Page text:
Aside from some hired hands who make tortillas, and do prep work and cleaning, the restaurant is run by a husband and wife and their two sons. It’s busiest during lunch, between 2 and 5, but it never gets crazy, and the limited menu must make things easier. Last weekend I went in for dinner and afterwards had an opportunity to sit and talk with the señor. He’s a thin and elegant man who moves slowly and walks with a slight stoop. That night the air was pretty warm and he wore a striped button shirt with short sleeves and a white bowler hat, woven like a sombrero, from under which appear his neat gray sideburns. His eyes are blue and his complexion and features are European. He was friendly and frank, and the things he said really got me thinking.
The restaurant has been there on Serapio Rendón since 1970, when it was opened by Eriberto’s grandparents. In the 16th year there was drama when they caught some of the workers stealing money, and they fired everyone and brought in relatives to help run things for awhile. The restaurant later passed to Eriberto’s parents, and now to him and his wife, Andrea. When I asked him what part she plays in everything, he was unequivocal: “Ella es el causante, el culpable de todo. Le da todo el sazón.” He then proceeded to tell me some of his thoughts on cooking and running a business.
The menu at Tapatío has been the same for 40 years, as has the butcher’s shop where they buy their beef. Eriberto’s exposure to cooking came from watching his mom. He was attracted to the kitchen from a young age and he says curiosity is the main reason he knows how to cook today. For him inheriting the restaurant was natural, but he’s not so sure it’ll be the same with his sons, Fernando and Gabriel. Fernando is thin and handsome like Eriberto. I had met him in the restaurant a week before, and had arranged to come back and do an interview with him. In the end I think I lucked out doing it with his father. He mused briefly, “I don’t know if they’ll take over. They’re younger, and young people now get new ideas.” I smiled and thought, “Don’t I know it…”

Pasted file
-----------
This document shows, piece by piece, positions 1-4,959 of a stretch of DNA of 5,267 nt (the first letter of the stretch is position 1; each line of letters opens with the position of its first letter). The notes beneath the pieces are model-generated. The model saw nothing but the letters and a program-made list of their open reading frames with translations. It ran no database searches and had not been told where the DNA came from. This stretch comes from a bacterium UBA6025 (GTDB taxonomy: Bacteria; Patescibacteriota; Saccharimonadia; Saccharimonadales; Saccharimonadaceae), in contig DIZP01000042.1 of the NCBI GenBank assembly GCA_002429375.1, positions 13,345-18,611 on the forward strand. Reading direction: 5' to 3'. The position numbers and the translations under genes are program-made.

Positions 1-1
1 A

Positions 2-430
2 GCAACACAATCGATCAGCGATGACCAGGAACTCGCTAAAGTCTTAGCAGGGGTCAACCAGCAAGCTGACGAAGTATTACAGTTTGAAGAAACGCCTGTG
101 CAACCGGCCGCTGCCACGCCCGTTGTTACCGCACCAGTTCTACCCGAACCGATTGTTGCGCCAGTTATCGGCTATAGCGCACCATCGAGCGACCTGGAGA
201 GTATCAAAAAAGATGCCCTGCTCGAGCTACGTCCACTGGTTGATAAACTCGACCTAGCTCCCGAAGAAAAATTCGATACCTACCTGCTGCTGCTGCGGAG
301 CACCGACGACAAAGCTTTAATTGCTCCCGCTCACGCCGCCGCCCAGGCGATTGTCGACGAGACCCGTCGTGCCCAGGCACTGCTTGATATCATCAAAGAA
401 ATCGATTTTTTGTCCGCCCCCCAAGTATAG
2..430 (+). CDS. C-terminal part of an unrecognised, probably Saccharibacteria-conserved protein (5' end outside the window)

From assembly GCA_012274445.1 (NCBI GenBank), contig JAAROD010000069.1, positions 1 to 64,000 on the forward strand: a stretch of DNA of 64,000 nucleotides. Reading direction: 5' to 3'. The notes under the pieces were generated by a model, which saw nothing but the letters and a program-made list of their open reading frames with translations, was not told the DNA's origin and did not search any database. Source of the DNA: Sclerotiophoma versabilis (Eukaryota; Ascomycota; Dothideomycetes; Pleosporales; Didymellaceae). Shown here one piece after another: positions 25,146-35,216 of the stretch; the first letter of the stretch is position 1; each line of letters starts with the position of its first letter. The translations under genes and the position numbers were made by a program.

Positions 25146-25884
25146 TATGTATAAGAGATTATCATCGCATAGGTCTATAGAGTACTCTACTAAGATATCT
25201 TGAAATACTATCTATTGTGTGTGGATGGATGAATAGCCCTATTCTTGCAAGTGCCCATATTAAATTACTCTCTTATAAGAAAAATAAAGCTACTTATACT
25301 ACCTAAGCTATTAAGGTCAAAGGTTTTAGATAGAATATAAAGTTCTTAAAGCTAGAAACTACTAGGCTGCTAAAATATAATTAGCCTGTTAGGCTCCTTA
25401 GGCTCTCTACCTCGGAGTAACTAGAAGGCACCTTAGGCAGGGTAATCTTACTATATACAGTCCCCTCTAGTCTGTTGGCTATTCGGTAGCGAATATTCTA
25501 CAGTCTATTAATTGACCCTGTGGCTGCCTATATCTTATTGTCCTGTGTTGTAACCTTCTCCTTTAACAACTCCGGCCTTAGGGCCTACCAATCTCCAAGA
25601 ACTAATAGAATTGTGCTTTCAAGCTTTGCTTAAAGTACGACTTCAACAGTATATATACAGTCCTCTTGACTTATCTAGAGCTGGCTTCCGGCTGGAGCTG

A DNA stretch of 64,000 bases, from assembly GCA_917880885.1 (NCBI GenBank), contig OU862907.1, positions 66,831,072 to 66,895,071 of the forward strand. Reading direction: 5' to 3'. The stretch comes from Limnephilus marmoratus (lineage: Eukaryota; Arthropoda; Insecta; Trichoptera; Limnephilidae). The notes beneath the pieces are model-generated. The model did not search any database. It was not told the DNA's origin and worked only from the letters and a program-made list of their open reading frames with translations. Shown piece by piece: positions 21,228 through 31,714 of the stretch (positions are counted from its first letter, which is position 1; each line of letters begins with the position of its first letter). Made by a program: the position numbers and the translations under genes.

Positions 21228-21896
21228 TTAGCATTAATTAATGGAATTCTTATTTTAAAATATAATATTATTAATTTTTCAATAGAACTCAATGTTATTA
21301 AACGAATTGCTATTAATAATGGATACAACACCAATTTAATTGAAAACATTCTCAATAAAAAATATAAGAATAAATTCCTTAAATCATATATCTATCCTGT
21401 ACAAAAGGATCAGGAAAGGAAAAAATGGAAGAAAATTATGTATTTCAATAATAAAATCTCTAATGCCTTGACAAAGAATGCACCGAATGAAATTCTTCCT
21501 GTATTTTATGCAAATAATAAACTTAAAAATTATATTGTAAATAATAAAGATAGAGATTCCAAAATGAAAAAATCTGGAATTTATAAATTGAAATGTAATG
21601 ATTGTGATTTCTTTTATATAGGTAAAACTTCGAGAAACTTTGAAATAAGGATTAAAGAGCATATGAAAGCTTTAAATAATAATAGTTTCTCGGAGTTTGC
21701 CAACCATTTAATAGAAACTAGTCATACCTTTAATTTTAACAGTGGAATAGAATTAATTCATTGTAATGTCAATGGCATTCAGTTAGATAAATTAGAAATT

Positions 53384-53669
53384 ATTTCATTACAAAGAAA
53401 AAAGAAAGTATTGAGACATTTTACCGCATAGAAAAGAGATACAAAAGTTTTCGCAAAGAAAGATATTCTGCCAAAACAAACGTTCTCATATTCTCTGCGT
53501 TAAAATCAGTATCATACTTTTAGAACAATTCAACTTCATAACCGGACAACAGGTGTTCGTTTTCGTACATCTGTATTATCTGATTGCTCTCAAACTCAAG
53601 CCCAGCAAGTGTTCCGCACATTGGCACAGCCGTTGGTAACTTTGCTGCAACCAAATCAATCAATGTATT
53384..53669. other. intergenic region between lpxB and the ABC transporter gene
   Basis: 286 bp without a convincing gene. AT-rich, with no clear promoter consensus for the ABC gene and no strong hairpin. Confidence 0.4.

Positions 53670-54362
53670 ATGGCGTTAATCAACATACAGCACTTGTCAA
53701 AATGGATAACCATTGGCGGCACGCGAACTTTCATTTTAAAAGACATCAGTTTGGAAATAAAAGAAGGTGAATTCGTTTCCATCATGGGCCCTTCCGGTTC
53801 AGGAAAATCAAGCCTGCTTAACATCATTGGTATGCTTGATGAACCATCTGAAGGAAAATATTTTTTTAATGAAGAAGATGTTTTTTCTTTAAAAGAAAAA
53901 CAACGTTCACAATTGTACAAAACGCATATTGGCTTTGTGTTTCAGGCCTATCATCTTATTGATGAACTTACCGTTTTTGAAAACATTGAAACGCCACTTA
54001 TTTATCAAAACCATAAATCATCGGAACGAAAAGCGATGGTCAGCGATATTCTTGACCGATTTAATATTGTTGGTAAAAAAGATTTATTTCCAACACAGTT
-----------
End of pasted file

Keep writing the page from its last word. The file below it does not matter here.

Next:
I asked if the recession was hurting business, and he conceded it was harder to get new customers. “Still,” he said, “if you have a good product people come no matter what times are like. Bad owners, their restaurants fold. When business is bad or customers leave they just fold their arms. They don’t know their business, or they take too much money out of it. Some of them don’t even eat their own food. There have been lots of restaurants around here, and I try all of them. Most of them don’t last. Now with me, I eat my own food,” he says, “although I don’t eat it every day. That much meat is unhealthy.”
While I listened I thought what he said was generic and simple, and I couldn’t help feeling some disappointment. But I realized that generic doesn’t have to be negative; his story was generic insofar as it was genuinely traditional, and that actually makes it rare. There are no secrets… He runs his business responsibly and is content to be an expert in his field without seeking to expand it. Innovation is not his goal. The food he cooks is his birthright.
With regard to the fickleness of today’s youth, it’s nothing new in urban America. It’s been true for a couple of generations at least, and it’s definitely true for me. In America we have experts of all stripes, but we aren’t born into our expertise, we don’t inherit it. We study on our own, we go to college or cooking school as the case may be, we earn it. What follows probably applies to any skill passed from parent to child, but I’ll limit it to cooking. Imagine a young American who goes to cooking school, works in restaurants for 10 years, and finally opens his own. He’s an expert, and his food is unquestionably good. It’s gourmet. Then imagine Eriberto and Andrea and their decades of experience, and their restaurant which has been successful for 40 years, pleasing palates in a country with an old and vibrant food culture. After living a bit in Mexico to even think of the word gourmet to describe their food is absurd, especially with regard to the price. But to be honest, exotic ingredients aside, gourmet’s not such a bad word after all.
El Tapatío, Serapio Rendón 88, Colonia San Rafael
Open every day 12-10pm